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Lenovo Responds to Superfish Vulnerability

| by Alex Blewitt Follow 4 Followers on Feb 20, 2015. Estimated reading time: 4 minutes |

Lenovo has responded on the inclusion of the Superfish software in its hardware with tools to remove the software. After initially denying that there was any security implications, the original status was updated to remove any such mention. Removing the software, deleting the root certificate, and changing any passwords that Lenovo laptop users may have used is highly recommended.

The problem came from the inclusion of Superfish in Lenovo machines (listed on the official post) which installs a fake certificate authority into the operating system's list of known certificate roots. A certificate authority (or CA for short) is a self-signed certificate that is implicitly trusted by the browser. When validating against a remote site over SSL, a chain of trust is established from the SSL certificate reported by the server to one (or more) intermediary certificates, which are ultimately signed by a known good root certificate. These are typically installed by default into an operating system or browser, with known certificates from Verisign, Thwate, Semantic et al.

Since root certificates can be used to sign any domain, it's possible to create a fake root certificate with a known key that allows the creation of subsequent certificates for individual sites. Provided that they are signed by a trusted root, there is no difference between a valid certificate and a self-signed invalid one.

Superfish is designed to allow remote management to impersonate certain websites by creating a fake certificate that appears to be valid by the browser. It can be used in a number of pieces of software, from corporate firewalls to parental monitoring. The impersonation takes place to allow a remote computer to masquerade as the real one, whilst hiding any warnings or errors that may be shown by the browsers normal checking mechanisms. For corporate environments such termination is often done at a proxy, whilst for parental filtering it can be done either by running a local proxy on the machine, or by forwarding network packets at a low level through some filtering/interception mechanism.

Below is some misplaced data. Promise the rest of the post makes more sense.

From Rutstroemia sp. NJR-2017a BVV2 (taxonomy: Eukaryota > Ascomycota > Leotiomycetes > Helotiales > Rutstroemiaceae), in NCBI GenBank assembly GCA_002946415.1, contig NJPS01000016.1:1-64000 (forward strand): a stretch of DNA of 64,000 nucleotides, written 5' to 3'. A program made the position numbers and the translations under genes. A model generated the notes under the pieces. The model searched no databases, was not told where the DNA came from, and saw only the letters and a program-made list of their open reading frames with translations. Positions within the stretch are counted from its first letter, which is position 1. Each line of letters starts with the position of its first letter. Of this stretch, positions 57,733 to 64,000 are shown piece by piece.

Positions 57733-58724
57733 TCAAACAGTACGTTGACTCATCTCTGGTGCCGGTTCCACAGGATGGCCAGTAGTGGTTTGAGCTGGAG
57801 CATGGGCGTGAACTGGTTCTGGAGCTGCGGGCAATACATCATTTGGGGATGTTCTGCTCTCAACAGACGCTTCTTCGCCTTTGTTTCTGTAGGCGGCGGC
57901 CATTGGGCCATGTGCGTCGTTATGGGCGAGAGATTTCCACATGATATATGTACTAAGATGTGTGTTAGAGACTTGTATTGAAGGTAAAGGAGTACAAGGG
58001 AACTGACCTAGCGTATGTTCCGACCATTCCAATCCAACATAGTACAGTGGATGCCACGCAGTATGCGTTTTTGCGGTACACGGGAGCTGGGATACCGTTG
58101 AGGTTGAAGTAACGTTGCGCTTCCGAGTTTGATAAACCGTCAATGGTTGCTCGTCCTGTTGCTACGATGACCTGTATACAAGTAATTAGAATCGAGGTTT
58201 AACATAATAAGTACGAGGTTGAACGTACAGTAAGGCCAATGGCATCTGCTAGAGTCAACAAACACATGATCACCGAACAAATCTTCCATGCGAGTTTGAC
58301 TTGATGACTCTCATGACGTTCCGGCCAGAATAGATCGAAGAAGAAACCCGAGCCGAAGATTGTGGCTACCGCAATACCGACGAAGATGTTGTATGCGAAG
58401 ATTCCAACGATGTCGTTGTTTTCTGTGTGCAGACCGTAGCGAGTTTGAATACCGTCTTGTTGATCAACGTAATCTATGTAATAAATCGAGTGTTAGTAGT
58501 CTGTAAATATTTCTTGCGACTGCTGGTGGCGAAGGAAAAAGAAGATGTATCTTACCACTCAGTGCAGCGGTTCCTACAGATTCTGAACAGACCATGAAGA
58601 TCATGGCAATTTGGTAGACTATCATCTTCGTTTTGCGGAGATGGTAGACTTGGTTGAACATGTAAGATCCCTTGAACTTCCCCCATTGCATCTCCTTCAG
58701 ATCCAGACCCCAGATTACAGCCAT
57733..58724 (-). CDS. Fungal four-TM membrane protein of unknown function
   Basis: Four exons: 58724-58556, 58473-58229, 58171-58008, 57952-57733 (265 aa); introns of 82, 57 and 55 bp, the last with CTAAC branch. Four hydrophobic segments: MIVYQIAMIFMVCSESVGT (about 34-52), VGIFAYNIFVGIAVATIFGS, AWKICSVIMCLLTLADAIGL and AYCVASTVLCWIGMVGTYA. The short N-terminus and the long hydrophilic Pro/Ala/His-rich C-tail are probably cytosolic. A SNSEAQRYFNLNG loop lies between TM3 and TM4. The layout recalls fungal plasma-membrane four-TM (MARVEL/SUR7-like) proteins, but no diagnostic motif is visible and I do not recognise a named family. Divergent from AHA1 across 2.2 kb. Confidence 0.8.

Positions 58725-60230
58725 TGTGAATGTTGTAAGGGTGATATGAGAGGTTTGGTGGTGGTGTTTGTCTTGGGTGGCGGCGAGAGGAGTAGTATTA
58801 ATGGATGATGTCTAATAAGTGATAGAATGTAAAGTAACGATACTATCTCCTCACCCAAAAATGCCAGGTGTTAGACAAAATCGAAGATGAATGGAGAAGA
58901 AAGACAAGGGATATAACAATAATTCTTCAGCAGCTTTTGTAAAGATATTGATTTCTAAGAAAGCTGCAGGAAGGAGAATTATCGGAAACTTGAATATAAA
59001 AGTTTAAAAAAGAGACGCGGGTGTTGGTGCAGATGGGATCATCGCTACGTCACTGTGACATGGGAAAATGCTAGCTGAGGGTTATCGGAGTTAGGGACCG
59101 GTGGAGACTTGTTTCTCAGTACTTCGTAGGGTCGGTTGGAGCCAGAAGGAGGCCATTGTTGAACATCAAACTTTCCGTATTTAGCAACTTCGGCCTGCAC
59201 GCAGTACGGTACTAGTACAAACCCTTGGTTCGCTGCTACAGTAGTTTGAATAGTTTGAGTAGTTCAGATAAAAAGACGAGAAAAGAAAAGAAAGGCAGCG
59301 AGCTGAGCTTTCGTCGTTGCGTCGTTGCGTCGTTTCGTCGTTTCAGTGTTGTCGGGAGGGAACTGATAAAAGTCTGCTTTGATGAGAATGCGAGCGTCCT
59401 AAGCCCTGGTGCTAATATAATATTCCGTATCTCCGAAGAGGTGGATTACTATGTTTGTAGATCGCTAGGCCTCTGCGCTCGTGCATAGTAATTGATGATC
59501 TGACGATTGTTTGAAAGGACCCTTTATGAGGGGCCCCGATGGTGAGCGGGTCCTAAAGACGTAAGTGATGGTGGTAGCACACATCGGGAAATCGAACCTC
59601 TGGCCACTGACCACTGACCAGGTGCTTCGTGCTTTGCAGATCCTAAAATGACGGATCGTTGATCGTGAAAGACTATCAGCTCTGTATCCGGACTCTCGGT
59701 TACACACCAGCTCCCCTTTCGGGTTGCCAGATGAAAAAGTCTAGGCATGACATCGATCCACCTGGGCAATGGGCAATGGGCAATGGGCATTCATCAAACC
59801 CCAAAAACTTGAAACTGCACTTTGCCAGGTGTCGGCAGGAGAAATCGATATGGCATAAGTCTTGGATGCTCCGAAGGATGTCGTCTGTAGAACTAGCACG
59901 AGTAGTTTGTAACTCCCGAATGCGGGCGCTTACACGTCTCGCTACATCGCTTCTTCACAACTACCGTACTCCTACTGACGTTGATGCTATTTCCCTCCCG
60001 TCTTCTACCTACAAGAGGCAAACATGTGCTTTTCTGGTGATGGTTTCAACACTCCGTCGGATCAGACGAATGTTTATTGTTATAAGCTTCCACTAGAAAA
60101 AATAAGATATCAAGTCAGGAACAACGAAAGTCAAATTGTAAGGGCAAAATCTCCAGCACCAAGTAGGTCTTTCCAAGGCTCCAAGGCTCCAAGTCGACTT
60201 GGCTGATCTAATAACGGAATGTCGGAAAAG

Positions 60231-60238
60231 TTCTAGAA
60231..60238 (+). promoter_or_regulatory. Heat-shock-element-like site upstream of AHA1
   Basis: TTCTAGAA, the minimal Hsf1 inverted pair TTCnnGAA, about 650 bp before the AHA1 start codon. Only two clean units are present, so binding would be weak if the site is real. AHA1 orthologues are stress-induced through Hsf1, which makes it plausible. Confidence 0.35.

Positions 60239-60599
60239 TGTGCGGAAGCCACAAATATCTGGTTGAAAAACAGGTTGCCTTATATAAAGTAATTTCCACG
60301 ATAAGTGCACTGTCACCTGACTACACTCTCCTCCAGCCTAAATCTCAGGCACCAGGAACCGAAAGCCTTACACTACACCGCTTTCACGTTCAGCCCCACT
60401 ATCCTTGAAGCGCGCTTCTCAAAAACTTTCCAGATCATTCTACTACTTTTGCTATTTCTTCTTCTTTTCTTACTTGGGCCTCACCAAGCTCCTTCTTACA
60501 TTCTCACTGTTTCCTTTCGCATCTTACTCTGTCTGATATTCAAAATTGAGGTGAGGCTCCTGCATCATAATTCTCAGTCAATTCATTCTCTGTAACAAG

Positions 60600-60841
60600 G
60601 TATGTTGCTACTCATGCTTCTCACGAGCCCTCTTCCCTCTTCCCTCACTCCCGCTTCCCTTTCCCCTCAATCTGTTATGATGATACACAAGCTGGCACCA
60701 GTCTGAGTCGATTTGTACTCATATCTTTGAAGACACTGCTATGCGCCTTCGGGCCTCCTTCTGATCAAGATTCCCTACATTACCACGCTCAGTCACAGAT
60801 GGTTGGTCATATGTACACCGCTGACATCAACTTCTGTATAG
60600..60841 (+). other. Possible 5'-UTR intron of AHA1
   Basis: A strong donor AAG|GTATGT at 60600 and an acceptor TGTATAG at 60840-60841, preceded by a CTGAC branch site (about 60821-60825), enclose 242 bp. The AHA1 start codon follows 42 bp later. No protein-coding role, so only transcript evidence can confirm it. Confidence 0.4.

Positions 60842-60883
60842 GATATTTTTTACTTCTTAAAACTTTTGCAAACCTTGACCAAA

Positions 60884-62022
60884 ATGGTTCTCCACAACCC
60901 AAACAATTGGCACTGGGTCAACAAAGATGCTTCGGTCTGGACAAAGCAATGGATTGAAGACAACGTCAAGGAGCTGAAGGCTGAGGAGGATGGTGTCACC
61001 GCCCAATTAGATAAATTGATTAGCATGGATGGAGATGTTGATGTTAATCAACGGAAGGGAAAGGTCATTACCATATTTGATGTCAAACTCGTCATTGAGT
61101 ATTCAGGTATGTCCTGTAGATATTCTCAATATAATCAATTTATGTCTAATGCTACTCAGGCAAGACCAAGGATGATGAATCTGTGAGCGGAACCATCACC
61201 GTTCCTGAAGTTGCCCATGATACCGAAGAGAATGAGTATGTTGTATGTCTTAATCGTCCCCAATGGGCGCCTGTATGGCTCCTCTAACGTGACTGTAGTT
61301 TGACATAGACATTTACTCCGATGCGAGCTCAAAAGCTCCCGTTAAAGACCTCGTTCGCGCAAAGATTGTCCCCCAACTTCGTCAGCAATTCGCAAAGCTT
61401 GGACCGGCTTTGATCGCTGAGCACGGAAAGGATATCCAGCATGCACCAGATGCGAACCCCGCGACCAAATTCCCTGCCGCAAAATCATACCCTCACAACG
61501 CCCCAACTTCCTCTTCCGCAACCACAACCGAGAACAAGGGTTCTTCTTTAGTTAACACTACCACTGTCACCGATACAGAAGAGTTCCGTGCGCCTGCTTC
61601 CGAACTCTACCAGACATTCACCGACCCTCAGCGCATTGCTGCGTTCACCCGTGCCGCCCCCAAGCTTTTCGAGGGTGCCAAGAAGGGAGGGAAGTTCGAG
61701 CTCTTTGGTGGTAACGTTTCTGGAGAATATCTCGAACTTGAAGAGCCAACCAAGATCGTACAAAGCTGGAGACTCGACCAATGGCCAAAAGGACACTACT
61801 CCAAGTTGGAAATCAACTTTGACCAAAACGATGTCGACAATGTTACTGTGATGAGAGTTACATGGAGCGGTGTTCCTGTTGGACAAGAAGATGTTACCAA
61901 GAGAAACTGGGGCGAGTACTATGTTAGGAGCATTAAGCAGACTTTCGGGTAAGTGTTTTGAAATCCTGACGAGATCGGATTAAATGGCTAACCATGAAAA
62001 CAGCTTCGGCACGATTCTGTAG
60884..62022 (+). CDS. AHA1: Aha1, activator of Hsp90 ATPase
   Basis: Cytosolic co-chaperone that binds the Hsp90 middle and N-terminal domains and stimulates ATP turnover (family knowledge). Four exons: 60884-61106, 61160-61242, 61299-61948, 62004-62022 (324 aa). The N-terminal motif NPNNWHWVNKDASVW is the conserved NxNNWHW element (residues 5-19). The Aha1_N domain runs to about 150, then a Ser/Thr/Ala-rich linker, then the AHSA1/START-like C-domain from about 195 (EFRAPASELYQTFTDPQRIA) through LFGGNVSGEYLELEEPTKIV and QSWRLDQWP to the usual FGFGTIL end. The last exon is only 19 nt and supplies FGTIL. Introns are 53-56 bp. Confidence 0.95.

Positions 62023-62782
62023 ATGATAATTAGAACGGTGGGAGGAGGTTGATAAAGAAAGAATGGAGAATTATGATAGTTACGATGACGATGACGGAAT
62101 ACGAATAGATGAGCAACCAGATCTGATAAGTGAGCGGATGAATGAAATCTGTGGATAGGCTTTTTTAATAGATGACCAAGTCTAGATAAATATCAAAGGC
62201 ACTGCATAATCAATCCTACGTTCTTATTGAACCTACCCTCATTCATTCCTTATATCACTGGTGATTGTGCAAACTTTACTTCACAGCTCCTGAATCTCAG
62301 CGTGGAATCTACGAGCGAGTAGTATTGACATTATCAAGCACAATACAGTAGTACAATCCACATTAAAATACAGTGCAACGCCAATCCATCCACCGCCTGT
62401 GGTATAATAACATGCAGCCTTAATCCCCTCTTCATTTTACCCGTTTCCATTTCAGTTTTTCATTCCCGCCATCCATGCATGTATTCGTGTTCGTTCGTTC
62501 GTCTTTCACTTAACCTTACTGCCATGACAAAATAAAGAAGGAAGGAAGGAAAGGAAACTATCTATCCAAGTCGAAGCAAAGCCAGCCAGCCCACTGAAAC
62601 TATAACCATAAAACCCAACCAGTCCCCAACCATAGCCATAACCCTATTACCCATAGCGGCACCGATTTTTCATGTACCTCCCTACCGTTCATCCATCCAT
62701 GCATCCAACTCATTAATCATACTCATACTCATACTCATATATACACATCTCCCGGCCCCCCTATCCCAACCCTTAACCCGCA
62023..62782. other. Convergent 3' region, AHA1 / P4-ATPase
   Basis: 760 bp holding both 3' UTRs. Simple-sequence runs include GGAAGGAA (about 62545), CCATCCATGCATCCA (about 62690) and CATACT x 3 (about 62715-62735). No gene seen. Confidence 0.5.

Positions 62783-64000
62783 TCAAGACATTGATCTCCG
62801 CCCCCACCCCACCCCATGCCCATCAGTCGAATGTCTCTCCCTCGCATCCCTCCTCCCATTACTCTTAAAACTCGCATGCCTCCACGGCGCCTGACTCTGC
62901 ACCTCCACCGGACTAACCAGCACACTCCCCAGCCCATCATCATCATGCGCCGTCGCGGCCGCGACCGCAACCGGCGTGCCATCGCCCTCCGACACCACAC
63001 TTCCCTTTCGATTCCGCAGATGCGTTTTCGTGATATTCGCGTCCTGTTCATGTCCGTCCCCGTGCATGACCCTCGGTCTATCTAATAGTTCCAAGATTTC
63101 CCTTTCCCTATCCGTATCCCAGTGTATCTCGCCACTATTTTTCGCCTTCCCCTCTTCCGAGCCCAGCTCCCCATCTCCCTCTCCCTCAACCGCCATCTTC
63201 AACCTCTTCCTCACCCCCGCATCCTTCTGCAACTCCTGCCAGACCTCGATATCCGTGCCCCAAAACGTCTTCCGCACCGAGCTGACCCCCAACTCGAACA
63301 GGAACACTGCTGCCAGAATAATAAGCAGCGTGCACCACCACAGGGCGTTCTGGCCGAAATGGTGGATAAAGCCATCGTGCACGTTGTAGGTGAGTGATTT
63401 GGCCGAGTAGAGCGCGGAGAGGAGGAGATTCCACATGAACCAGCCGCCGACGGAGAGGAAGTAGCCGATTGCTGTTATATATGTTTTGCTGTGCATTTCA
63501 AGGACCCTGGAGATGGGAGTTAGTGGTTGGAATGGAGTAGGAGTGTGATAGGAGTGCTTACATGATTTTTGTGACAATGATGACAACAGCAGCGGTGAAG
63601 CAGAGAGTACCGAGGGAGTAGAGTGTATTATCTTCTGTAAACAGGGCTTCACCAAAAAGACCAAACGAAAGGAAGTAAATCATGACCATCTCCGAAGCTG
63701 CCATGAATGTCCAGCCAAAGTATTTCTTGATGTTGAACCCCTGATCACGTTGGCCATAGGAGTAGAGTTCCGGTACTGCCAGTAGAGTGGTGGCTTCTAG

Unfortunately this means that any access to a site over https may not have been secure on systems that have Superfish installed and enabled. Worse, since logins are typically performed over https, any network communication may have been intercepted and stored, with the result that passwords may need to be changed for systems that don't have two-factor authentication. (Google has some advice on keeping secure).

Worse still is the fact that the fake root certificate installed by Superfish has been cracked with a trivial password - komodia - which means it's trivial for anyone to generate a certificate claiming to be a site that they don't own, and have no warnings generated by the browser. Laptops that connect to arbitrary WiFi networks are particularly vulnerable, since it's trivial to provide fake access points with the same connections.

As well as uninstalling the Superfish software, it is also necessary to check that any browsers used don't still have the infected root certificate installed. Sites such as https://filippo.io/Badfish/ and https://www.canibesuperphished.com provide means to check whether or not the connection is vulnerable - if a certificate warning is shown then you are not vulnerable, otherwise you should consult the removal guides by running certmgr.msc as an Administrator, and deleting any certificate claiming to be signed by Superfish, Inc.

Finally, don't forget that passwords may have been compromised if using a system that has Superfish or its root certificate installed, so passwords should be changed as a matter of course.

Why Lenovo added the software is unknown, but advertisers have been known to bundle adware into products after having been paid to do so. The adware can do a number of things, such as changing the default search browser, or replacing adverts from an existing webpage with different ones (in some cases, serving out advertising material from an https page via http, thereby introducing further security vulnerabilities). Simon Phipps, writing for ZDNet in January 2013, pointed out that Oracle were shipping Java with the Ask toolbar, which performed the same kind of in-browser changes to allow adverts to be rewritten and search queries to be redistributed. Even if Oracle was giving Java away for free, it was still making money through the product sponsoring.

With the global media response now focusing on Lenovo (BBC, WSJ, FT) it's likely that installers will consider again whether the value gained outweighs the negative reputational damage caused by being associated with adware.

Update: Microsoft has added the Superfish software and certificate to its Windows Defender anti-virus software version 1.193.444.0 according to Italian CloudFlare Security Team member @FiloSottile. This removes the certificate from the system registry, but other browsers (such as Firefox) may have the certificate still installed. In addition, products that are based on Superfish/komodia will be disabled with this update.

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